Assuming a cyber attack initiated from a sufficiently powerful quantum computer, several classical public-key algorithms become insecure. These algorithms are based on factoring large integers and the discrete logarithm problem which are easy-to-solve in a post-quantum world. Thus, the National Institute of Standards and Technology (NIST) launched the Post-Quantum Cryptography Standardization. My research focuses on assessing the hardness of mathematical problems that can serve as the core to such cryptosystems, analysing the security of existing schemes and constructing new efficient public-key algorithms in the context of post-quantum cryptography.
In today’s communication systems, virtually all IP-based traffic is transmitted over non-linear optical fiber channels. Scenarios of future demands indicate a requirement of higher and higher data-rates, making the improvement of optical communication systems especially important. A key technology for achieving a higher throughput is coherent fiber optic telecommunication. This development allows for the use of not only the power but also the phase of the signal to transmit information, i.e., higher order modulation techniques, like quadrature amplitude modulation, can be applied. However, uncompensated Kerr nonlinearity limits the effective signal-to-noise ratio and thus, the throughput cannot be increased by increasing the modulation alphabet size. Therefore, I'm interested in developing new methods that increase the spectral efficiency of nonlinear fiber systems.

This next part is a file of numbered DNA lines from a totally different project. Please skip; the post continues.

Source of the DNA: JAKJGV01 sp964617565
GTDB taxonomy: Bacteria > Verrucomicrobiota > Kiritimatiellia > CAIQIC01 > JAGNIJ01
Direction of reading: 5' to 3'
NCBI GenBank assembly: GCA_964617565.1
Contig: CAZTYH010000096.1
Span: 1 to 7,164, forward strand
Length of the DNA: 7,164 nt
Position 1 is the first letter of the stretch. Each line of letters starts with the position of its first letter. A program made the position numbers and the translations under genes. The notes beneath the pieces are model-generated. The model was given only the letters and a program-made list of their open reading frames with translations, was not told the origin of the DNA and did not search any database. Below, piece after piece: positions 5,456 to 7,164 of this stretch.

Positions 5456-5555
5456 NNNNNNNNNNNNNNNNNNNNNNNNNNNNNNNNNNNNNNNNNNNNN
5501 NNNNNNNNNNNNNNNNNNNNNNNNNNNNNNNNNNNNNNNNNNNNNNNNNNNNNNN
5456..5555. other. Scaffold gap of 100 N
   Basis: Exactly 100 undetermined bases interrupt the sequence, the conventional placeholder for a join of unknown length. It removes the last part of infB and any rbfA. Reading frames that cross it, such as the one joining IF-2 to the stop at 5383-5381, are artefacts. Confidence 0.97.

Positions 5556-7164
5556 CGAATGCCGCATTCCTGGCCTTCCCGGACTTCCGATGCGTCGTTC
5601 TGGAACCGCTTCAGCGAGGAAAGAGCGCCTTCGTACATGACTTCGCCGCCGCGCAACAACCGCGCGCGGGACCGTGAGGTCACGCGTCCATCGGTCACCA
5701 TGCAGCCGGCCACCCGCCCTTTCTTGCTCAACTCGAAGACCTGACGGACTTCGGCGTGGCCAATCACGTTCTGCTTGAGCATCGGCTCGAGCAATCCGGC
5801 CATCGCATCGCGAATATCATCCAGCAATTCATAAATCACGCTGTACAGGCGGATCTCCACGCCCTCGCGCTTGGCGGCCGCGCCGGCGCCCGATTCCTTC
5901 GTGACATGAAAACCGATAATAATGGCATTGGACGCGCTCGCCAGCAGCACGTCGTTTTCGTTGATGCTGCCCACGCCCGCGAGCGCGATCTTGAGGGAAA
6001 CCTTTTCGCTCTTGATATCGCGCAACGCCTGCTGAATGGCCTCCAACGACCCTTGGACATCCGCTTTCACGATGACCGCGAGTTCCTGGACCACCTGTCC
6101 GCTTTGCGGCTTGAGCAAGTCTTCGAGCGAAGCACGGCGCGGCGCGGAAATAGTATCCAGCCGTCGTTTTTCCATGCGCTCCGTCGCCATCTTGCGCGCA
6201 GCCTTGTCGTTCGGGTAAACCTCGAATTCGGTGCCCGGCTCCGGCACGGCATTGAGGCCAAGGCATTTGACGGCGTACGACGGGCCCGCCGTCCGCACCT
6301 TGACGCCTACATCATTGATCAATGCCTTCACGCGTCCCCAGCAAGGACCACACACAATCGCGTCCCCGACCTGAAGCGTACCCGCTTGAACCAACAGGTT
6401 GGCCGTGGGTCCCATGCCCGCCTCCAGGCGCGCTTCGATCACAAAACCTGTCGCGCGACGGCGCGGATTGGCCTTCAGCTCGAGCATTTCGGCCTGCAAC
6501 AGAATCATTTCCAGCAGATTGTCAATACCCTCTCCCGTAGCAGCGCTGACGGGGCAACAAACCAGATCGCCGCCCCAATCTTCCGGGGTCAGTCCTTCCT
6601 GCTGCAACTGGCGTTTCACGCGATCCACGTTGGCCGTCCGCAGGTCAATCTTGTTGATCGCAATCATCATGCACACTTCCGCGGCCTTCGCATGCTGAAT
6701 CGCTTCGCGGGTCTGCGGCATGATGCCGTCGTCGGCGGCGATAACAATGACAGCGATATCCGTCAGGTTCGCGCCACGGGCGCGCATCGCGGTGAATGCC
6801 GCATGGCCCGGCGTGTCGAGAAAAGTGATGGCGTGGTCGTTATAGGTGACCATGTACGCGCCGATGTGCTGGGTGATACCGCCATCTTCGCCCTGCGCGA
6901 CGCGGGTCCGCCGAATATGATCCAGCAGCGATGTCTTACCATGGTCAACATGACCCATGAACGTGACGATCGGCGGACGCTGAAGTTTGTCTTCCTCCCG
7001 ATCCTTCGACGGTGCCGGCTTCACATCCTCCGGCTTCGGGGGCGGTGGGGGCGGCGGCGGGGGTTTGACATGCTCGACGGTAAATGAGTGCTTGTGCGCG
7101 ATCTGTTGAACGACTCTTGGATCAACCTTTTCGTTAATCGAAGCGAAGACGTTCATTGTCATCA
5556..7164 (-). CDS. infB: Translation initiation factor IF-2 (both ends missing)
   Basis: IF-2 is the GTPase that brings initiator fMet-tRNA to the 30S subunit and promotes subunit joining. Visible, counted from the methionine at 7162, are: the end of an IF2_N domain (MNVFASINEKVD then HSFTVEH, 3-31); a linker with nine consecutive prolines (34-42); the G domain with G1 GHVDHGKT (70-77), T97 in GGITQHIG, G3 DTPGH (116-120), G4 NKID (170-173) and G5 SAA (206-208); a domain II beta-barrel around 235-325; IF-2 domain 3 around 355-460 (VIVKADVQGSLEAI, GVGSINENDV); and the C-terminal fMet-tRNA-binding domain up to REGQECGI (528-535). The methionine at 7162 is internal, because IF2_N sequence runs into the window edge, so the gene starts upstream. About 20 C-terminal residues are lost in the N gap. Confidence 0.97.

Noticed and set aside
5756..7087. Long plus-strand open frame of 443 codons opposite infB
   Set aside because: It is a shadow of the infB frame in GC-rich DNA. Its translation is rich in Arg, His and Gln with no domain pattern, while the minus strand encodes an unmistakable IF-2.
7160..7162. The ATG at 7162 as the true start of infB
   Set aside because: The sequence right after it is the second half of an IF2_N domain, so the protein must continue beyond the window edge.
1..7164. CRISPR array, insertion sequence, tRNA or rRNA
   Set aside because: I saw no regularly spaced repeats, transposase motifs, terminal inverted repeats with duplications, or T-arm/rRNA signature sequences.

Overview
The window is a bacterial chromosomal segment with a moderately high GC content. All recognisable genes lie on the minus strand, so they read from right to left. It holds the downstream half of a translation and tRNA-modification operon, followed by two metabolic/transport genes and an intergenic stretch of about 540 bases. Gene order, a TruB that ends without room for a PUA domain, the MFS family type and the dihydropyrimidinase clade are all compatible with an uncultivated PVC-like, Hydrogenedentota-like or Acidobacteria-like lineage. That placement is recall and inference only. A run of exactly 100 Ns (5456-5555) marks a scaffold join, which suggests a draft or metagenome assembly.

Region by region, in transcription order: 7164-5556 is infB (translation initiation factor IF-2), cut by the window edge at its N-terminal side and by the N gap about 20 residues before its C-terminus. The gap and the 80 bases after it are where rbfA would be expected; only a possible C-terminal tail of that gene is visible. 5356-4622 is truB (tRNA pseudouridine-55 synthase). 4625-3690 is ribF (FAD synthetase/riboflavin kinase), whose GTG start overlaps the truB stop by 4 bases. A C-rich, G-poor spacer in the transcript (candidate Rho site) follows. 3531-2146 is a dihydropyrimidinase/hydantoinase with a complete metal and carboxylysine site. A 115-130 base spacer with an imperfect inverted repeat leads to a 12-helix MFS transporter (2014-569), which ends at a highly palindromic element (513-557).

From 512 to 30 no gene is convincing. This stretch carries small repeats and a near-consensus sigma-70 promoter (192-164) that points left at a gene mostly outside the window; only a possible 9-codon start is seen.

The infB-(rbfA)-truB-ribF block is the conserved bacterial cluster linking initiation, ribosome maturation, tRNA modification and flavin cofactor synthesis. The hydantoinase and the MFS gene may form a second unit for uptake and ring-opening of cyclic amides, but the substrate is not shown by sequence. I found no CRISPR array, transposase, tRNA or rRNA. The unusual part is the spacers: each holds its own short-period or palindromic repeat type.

Modern wireless communication systems have to provide higher and higher data rates. Since conventional methods like using more bandwidth or higher order modulation types are limited, Multiple-Input Multiple-Output (MIMO) technology constitutes a breakthrough. The technology offers significant increases in data throughput without additional bandwidth or increased transmit power. This is possible by the fact, that the channel capacity of a MIMO channel is larger than the channel capacity of a Single-Input Single-Output channel. In order to have a rate close to channel capacity, the signals are encoded before the transmission and decoded at the receiver side. The used decoding algorithms require statements about the certainty of the received signals. Log-Likelihood-Ratios deliver such information, but since they have a continuous range, their standard representation as floating point numbers requires a disproportional large amount of bandwidth. Thus, I investigate new quantization strategies that improve the bandwidth efficiency but still allow a good decoding performance.